The concept of not having to remember where things are located, but having everything at your fingertips in an instant, is useful and what I call the Google mentality.
In an article about How Google Affects Memory and Learning the author makes a comment about how Google’s innovation has affected his life-
If I didn’t have Google, I’d own an updated encyclopedia set and several reference books. I’d maintain several magazine subscriptions. I’d spend more time at the public library each week and less time in front of my computer screen. And, I’d have a Day Runner.
The article goes on to make a comparison of positive and negative results of our ‘Google dependency’ including things about how readily available information can increase innovation, or how our habits may have an affect on our ability to develop deep, conceptual knowledge.
With the decrease of things we need to remember by way of Google, you would think that would leave us more able to remember the things that we do need to remember but it depends on your perspective of memory.
Some people think of human memory like computer memory- There are only so many RAM slots that can be utilized for memory storage. In this perspective, not remembering phone numbers and directions ‘frees space’ for other memories. However, when you consider that memory can be more like a muscle, the more you use it the stronger that it gets. Given that perspective, utilizing ‘tools’ to work around remembering details like appointments and directions actually puts us at a disadvantage in the long run.
Consider the multiple articles that discuss the effect of photography and memory. Photographs can affect the formation of memory and even overwrite existing memory. In this article where they discuss this at length in regards to childhood development they caution-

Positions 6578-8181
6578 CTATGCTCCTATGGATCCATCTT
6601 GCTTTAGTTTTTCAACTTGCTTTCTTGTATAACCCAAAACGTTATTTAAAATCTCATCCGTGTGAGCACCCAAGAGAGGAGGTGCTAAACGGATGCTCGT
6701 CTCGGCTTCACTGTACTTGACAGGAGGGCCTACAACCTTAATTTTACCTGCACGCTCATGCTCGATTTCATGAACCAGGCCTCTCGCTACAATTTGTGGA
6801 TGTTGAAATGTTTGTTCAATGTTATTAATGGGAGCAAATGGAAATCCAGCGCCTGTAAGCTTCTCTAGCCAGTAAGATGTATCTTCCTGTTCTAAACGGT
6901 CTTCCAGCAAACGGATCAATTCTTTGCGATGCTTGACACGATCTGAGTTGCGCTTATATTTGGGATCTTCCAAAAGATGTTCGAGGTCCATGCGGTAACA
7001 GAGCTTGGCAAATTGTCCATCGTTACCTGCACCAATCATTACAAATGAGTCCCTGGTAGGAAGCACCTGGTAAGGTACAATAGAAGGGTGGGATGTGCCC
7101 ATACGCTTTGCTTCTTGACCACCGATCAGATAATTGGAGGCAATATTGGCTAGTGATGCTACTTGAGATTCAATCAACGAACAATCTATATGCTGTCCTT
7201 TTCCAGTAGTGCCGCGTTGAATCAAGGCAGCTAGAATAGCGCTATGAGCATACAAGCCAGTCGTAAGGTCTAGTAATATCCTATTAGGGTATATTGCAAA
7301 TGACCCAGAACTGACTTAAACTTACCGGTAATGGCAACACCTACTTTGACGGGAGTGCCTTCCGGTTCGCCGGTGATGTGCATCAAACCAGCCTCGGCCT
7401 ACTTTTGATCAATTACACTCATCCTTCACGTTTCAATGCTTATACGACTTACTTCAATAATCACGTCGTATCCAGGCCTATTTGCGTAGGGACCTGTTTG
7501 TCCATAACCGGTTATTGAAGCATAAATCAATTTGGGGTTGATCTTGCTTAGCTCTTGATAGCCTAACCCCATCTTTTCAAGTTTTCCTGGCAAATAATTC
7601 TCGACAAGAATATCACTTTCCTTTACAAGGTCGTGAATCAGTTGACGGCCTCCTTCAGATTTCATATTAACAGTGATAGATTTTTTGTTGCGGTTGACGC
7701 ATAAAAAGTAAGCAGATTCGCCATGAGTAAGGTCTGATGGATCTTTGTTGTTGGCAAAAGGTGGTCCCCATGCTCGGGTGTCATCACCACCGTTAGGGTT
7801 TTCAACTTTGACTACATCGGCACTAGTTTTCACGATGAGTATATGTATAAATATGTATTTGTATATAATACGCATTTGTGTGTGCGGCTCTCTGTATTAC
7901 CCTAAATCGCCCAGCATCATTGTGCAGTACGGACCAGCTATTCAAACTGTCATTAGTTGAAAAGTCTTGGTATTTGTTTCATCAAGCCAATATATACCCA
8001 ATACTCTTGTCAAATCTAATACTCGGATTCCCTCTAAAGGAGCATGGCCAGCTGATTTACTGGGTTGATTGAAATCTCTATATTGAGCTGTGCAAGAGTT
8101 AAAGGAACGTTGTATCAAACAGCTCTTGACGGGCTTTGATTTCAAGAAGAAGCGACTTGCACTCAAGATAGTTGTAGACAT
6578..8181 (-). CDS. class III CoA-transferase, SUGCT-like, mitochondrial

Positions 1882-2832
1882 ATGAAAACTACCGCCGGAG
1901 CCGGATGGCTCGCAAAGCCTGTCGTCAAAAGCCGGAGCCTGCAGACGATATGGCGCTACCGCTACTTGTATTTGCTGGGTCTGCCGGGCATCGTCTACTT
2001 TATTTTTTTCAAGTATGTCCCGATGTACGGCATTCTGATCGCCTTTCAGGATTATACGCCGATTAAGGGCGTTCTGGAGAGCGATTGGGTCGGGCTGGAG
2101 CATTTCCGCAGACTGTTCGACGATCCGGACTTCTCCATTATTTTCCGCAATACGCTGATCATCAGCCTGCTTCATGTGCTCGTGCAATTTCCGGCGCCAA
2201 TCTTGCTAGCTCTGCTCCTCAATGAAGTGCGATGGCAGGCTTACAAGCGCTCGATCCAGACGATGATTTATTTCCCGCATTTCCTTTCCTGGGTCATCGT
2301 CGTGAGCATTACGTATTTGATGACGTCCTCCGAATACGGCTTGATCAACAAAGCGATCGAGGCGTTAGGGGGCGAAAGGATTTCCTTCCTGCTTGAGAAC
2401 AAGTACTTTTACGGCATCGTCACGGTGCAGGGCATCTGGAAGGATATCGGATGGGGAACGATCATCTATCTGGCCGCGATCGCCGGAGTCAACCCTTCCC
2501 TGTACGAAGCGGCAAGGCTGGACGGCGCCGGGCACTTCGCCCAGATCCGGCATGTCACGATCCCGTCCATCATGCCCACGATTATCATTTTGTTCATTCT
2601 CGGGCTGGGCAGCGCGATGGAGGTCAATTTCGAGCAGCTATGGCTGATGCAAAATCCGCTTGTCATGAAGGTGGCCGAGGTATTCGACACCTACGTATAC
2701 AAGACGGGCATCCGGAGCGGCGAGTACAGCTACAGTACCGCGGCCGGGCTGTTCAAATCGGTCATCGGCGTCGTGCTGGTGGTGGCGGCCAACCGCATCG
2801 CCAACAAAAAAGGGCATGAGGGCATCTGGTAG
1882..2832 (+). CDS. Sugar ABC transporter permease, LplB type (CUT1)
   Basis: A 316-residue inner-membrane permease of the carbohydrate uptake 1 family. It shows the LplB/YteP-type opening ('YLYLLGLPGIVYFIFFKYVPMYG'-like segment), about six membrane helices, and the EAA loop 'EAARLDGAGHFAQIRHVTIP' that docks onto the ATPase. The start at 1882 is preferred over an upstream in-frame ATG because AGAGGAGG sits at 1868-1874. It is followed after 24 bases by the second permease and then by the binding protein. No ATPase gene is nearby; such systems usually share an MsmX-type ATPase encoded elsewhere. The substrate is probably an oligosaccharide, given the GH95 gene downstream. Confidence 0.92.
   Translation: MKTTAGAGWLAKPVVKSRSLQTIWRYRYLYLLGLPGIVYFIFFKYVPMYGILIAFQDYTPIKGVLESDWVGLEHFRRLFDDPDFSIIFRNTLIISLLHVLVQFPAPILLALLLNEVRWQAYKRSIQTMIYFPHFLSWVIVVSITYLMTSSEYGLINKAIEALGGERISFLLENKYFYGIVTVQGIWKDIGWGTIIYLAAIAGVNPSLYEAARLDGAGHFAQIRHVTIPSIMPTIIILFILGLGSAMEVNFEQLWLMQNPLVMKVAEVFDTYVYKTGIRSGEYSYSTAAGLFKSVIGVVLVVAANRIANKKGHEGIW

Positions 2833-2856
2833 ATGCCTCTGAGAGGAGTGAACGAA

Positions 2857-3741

“Many times, it’s like you’re watching a little movie; you’re seeing yourself in the scene,” she said. “There’s an ‘observer,’ third-person perspective versus a ‘field perspective’ through your own eyes. Photos seem to be shifting us to that observer perspective, distancing us in some way, so it’s clearly a reconstructed memory.”
This is an interesting statement when you consider constructivism learning theory. If constructivism is based on people constructing knowledge based on interactions and experiences, when a person doesn’t invest the resources to remember their experiences with the assumption they can recall it from something like a photograph how does this affect the development of knowledge related to the experience.
This is also addressed in a different article talking about the concept of ‘point and shoot memory’ and how it influences what we remember.
Scientists have long documented a “directed forgetting effect”–that is, people are actually more likely to forget things they’ve been told are unimportant. In a 2011 study, researchers found that this effect is also abetted by the internet—subjects were less likely to remember information they believed they could Google later.
There are also various statements about how people are more likely to forget events they photograph. The Google mentality of pulling up things when ever we need it (in this case documented recollections from facebook or instagram), actually distances us from our own experiences by superceding our first person viewpoints with a compilation of digitally captured memories.
While photographs are a popular medium to capture and preserve memories, there is also the point that sometimes the most memorable moments are the ones you wouldn’t think to photograph. The benefit of engaging in experiences and putting forth the effort to commit something to memory is the opportunity to preserve memories from the seemingly mundane, that might be so much more valuable in hindsight.
Another thing to consider is the brains marvelous capability for pattern recognition and matching. One of the ways we learn is by drawing parallels between information, however, if the information is never committed to memory, it isn’t available for that process in the future.
Has technology affected how much you can remember? Do you remember more or less about events that you’ve photographed? How often do you remember the things you look up via a search engine?